Teeth Whitening

Teeth whitening is increasing in popularity, as more people become aware of the lifestyle enhancing effects of a brighter, whiter, aesthetically-pleasing smile. Over 20 years’ worth of research and publications on teeth whitening with carbamide/hydrogen peroxide indicate that it is safe, effective and can last for many years; depending on diet, smoking, tea, coffee, and red wine consumption etc. It is not permanent, and longevity will vary from person to person. You may require regular top-ups/maintenance, or repeat treatment after a few years. Other teeth whitening products, such as whitening toothpastes contain only abrasive particles, which remove small amounts of superficial staining on the very surface (extrinsic) of the tooth, but will not remove discolouration of or within (intrinsic) the tooth.

Changes to Legislation

A recent survey by the General Dental Council (GDC), which regulates the dental profession, states that 8 out of 10 people believe teeth whitening should only be carried out by registered, trained dental professionals. On 31st October 2012, the law relating to tooth whitening changed. EU Directive 76/768/EEC made it illegal for anyone other than a dentist or a member of their supervised team to carry out teeth whitening. It states that a registered dentist should carry out an examination before prescribing teeth whitening treatment. Tooth whitening products can only be sold by dental practitioners or obtained on prescription by a dentist. Anyone else offering or supplying teeth whitening (e.g. beauticians, hairdressers or online suppliers) are acting illegally, lack the correct training and knowledge and could permanently damage your teeth and gums. To provide Enlighten Evolution tooth whitening requires accreditation through additional training and courses, and as such it is only available at a select number of Enlighten-accredited dental practices.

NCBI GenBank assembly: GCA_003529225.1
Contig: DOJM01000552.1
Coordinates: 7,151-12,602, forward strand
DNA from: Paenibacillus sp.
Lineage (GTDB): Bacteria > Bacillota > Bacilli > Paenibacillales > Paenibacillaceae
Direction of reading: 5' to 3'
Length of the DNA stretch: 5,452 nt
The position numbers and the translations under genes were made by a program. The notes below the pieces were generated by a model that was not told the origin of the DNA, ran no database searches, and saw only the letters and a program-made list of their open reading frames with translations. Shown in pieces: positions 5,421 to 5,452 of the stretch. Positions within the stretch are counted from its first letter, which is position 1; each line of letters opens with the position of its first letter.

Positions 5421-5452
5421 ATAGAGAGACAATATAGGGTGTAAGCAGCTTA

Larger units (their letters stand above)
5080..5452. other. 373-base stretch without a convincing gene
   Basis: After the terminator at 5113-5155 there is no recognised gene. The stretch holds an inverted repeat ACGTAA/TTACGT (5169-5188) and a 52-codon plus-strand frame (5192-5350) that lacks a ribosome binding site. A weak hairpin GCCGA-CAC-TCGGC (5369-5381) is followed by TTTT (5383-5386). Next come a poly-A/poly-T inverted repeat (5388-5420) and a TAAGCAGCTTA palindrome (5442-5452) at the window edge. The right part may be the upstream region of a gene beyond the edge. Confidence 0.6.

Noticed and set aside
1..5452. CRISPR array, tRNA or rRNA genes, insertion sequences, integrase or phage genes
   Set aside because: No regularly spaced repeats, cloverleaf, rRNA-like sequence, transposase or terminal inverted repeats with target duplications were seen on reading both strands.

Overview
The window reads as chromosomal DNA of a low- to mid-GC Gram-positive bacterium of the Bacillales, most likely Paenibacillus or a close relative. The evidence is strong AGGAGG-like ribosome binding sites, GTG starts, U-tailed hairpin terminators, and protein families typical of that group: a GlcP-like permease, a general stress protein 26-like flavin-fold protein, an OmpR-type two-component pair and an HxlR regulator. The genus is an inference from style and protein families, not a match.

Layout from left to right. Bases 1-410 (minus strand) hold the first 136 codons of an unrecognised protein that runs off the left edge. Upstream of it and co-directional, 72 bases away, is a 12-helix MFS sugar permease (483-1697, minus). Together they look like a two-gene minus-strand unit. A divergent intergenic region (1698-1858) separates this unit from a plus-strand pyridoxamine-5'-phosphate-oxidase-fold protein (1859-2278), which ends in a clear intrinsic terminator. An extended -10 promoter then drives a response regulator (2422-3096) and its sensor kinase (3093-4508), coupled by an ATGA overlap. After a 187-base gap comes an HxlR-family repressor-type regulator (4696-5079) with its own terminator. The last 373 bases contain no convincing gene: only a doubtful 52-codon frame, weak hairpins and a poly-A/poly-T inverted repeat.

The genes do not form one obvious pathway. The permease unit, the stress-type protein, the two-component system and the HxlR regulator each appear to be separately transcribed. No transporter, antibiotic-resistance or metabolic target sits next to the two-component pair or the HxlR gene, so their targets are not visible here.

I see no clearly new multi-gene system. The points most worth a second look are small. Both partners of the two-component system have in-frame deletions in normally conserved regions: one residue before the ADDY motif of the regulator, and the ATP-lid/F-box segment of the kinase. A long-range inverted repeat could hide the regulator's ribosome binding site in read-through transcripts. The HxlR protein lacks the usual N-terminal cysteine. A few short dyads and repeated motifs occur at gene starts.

Indications for Tooth Whitening

    • Mild general staining


    • Yellowing or greying with age


    • Mild to moderate tetracycline staining


    • Mild to moderate fluorosis.


Contraindications to Tooth Whitening


    • Moderate to severe tetracycline staining


    • Severe fluorosis


    • Pregnant or breast-feeding mothers


    • Plastic or peroxide allergy



Levels of Whitening

We are unable to guarantee or predict the level of tooth whitening that will occur. You should expect an appreciable lightening of shade within 2-5 weeks, though it may be possible to lighten teeth more. It is important to note that existing restorations, dentures, crown and bridgework, especially those within the aesthetic zone, will not be affected by hydrogen peroxide and will not change colour.

Home Whitening Technique

Home whitening is the most popular and effective technique and uses a carbamide peroxide (hydrogen peroxide) gel in custom fitting vacuum-formed trays. This is the most effective form of tooth whitening, as the trays have reservoirs that maintain the contact between the gel and tooth. Side Effects; Sensitivity You may develop some mild and temporary sensitivity during tooth whitening. This is made worse by applying the gel more than once in 24 hours. If sensitivity occurs, stop whitening for 2-4 days. You can choose to use the trays with a desensitising toothpaste, such as Sensodyne, or a fluoride gel.  This may take several days to settle, after which treatment can be continued. Usually, transient sensitivity will completely disappear once whitening stops. Certain whitening kits provide de-sensitising swabs or gels to help manage this occasional side effect.